The Best 3 Benefits of Silence To Your Brain

Concentration and Silence

Noise pollution: non-auditory effects on health

 

Vlad

Vlad V. is the author of The Button, Yorick, and Brachman’s Underworld. His novella “The Sleep Artist” was published in Insanity Tales, a collection of dark fiction, in October 2014 (Books & Boos Press). His most recent release is his novella “Float,” published in Insanity Tales II: The Sense of Fear  in October 2015 (Books & Boos Press). His first kids’ book, The Moon is Dead!, was released in January 2015.
Vlad is also the founder and managing editor of The Storyside, a publishing collaborative dedicated to bringing the best in independent fiction to the market.
He is an editor, publishing consultant, freelance writer, and former newspaper correspondent for the Lowell Sun andFitchburg Sentinel & Enterprise. Learn more about Vlad at www.TheVlad.net.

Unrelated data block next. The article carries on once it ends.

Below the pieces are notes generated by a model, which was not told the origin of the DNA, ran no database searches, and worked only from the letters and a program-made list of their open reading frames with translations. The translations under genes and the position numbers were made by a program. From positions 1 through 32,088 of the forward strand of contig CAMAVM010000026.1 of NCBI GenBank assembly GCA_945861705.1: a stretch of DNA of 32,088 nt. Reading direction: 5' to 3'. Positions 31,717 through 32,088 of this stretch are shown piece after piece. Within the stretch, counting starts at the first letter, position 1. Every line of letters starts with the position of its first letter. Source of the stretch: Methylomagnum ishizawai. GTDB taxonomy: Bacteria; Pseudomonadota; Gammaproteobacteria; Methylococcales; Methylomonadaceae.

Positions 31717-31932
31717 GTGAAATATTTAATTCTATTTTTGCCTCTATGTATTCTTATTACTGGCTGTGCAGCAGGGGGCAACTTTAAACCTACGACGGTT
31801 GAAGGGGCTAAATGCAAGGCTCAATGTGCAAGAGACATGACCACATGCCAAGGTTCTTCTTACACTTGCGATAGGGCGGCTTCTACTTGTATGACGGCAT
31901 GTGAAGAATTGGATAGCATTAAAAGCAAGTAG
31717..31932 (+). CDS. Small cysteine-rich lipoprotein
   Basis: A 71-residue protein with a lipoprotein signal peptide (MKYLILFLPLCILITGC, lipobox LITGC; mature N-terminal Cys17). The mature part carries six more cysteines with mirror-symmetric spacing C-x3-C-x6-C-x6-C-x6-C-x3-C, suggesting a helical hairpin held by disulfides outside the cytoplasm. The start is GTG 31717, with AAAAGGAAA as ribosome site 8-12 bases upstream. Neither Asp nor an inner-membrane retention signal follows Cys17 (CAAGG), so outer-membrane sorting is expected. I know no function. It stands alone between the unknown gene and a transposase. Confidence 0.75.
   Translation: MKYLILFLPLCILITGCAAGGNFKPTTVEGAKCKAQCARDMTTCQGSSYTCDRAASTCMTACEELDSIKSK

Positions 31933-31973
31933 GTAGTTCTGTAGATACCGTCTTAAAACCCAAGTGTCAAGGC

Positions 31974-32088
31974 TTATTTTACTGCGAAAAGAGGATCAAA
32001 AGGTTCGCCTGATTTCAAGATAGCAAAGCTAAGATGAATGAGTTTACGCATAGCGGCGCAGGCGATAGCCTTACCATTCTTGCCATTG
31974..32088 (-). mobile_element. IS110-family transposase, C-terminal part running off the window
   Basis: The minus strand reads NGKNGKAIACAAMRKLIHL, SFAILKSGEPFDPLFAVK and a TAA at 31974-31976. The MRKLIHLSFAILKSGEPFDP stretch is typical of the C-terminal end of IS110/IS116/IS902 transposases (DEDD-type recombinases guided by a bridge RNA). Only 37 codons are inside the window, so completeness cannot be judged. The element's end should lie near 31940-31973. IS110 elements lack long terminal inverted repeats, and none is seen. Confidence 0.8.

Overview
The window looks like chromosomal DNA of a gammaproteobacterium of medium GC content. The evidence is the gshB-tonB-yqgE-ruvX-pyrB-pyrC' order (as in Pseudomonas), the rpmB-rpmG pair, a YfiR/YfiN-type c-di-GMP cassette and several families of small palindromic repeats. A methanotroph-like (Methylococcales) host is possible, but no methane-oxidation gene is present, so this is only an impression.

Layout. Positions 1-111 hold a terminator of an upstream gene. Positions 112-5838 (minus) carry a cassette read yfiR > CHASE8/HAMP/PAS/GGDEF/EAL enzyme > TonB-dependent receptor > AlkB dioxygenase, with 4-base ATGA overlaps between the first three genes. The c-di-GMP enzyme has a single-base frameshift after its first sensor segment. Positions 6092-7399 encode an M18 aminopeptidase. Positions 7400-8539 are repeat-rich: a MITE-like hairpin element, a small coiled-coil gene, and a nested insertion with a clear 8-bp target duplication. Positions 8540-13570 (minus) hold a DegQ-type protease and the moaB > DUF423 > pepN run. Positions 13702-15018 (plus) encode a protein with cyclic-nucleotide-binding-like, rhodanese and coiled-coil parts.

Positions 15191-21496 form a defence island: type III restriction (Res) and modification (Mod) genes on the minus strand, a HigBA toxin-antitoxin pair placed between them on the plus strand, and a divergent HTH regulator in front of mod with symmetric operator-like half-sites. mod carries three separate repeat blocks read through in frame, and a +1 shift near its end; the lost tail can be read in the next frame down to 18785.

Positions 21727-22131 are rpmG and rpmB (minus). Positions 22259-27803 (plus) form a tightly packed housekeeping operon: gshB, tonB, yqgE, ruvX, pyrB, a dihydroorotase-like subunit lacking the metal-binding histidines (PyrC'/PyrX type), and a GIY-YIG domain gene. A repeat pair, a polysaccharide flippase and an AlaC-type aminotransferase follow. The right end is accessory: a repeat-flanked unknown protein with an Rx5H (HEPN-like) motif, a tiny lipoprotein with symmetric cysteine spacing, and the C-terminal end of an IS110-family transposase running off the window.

His books are available through AmazonBarnes & Noble, Kobo, Apple and Smashwords.com, as well as most bookstores.
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3 Comments

  1. Dillon

    Thank you for the effort, keep up the good work
    Great work.

    Reply
  2. writing an academic paper

    Great information. Lucky me I discovered your site by accident (stumbleupon).
    I’ve book marked it for later!

    Reply
  3. Sally M. Chetwynd

    Nice! And absolutely spot on. You can’t be creative, neither can you rest, if you don’t have time to think, or can’t find it through the cacophony of the modern world. I’m currently working my way through Wendell Berry’s collection of agrarian essays “The Art of the Commonplace.” You’ll likely find a lot of the serenity you seek in his essays. Psalm 46:10 “Be still, and know that I am God.” If we don’t stop to listen, if we constantly buffer (or buffet?) ourselves with “white noise,” we won’t and can’t hear that small voice inside us, whether it is God or our muse or whatever.

    Reply